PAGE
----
Monday, September 26, 2011


"Yeah, take it outside, God-boy"
-Superintendant Chalmers, The Simpsons

Fear Children Praying
Recently I read a Facebook post by someone who was hysterical that someone openly religious might gain the presidency. He posted a screed about how witches were burned by the hundreds the last time we had anyone running the nation based on their religious beliefs.

Putting aside how false that is historically on many levels (the number of witches killed at Salem numbered at most 33, for example), the truth is these days the pendulum has swung the other direction. Government is far more likely to influence and attack religion than the other way around today. Where once the church controlled government, today the template is much more likely to be the government controlling the church.

More extreme examples would be the Soviet Union and Nazi Germany in the 20th century, where the state dictated what the church was allowed to do, say, teach, and believe. Yet we do not have to look that far back to see this happening in the USA. Josh DeVine at WSMV in Nashville reports:
Some football coaches are in trouble for something they did with their players. They said a prayer.

That has the school district taking action.
During a student-originated, student-led prayer, four coaches bowed their heads. They didn't say a word.

But the principal and the district found out.

"We've been telling our principals to kind of be looking for those things, because that is kind of a shift in how things have been done," Sumner County Schools spokesperson Jeremy Johnson said. "It can in no way appear like it's endorsed by Sumner County Schools personnel."
So the school district issued a policy: coaches can be present when students pray but are not allowed to appear to take part. The coaches were not disciplined, but told about the policy and warned about next time.

Were the coaches praying? Not audibly. And if they were, what business is it of the school district in any case?

The principle of Church and State in the United States is laid out elegantly in the US Constitution, 1st amendment:
Congress shall make no law respecting an establishment of religion, or prohibiting the free exercise thereof;
Courts have decided that this extends to any part of government, such that no one can make laws to establish religion or prohibit its free exercise.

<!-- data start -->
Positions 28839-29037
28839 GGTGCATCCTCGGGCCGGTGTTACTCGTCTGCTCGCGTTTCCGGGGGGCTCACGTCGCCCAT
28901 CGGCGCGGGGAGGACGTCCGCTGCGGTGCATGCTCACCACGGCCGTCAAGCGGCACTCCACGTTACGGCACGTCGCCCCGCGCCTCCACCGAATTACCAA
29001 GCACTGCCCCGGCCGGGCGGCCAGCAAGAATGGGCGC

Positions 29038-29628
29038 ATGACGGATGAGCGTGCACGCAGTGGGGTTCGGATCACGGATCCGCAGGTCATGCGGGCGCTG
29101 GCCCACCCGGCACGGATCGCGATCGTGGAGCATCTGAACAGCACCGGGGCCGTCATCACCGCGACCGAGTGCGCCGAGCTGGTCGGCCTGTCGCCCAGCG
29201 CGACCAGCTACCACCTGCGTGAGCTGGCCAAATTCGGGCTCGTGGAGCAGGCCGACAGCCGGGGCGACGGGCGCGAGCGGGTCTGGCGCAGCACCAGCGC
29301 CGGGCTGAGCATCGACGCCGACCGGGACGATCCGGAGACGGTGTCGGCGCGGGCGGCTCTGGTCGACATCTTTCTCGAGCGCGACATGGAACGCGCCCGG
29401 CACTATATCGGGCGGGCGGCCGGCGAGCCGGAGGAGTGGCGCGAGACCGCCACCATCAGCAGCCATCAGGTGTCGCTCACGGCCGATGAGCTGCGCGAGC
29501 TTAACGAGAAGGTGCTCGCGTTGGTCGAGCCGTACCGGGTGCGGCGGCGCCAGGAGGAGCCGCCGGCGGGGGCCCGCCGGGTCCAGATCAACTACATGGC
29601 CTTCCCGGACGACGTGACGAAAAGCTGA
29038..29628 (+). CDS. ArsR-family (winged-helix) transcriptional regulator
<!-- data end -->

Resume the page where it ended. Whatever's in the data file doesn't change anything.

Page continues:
Unless you're a coach in the Westmoreland, Tennessee school district. In which case, the school wants to prohibit the free exercise of religion by coaches. This is going beyond a concern with religion being promoted or established by a government body - in this case, a public school - but instead has moved into the area of freedom of conscience and free exercise of religion.

In the name of keeping religion from dictating to the state, the state is dictating to religion and both are prohibited in the US Constitution. The Founding Fathers were insistent that no one could abridge the right to one's conscience, that the freedom of someone's beliefs and conscience were utterly and inviolably sacred.

If you want to pray along with others, that's absolutely protected by the US constitution, even if you're a teacher, or a Senator, or any other government employee, bar none. This is the government insisting that the dominant faith of our day - secularism - command the conscience and behavior of people in the guise of avoiding establishment of religion. And it happens almost weekly across the country. No crosses on public land. No mention of God in any public meeting. No prayers at school assemblies or mention of Jesus in graduation ceremonies, on and on.

This isn't separation of church and state, it is establishment of state upon religion. The absurd, hysterical cries of "dominionism" and fears of some president who actually does believe what they profess about God are masking something else: a need for one's own faith-system to dominate.


Philip said...

More extreme examples would be the Soviet Union and Nazi Germany in the 20th century

And China in both the 20th and 21st centuries.

Eric said...

I remember we invited our high school football coach to lead the team in a prayer once, right before we played in the first round of State Championship playoffs. I will always remember his response, and this is pretty damn close to word-for-word... it left a huge impression on me, probably moreso than the church services I've attended: "Boys, I'll lead you on that field before the game and I'll lead you back off it after the game. I'll tell you what plays to run and I'll tell you if you're running 'em right or running 'em wrong. But what I won't do is presume to be able to square you with God over a football game, because I have no idea how a man does that. You want a prayer from me, well here it is: 'Please God don't let any of these boys get hurt tonight.' Now let's go knock these guy's dicks in the dirt."

Christopher R Taylor said...

The movie The Replacements had a hilarious sequence with Loggia making a fierce, violent speech about doing horrendous physical harm to the opposing team, then ending with a prayer. The juxtaposition wasn't irreverant, it was making fun of the practice.

I've never quite understood the football prayer, personally. Apparently its pretty typical.

Eric said...

It always bothered me when I played football that we prayed for God to "deliver us to victory". I understand praying for the strength to play our best game, or praying for nobody to get hurt, or praying to help us keep level heads and good sportsmanship in the midst of the violence we were about to engage in. But asking God to chose a side over a high school football game always seemed like a little much... now, college ball I can understand. ;-)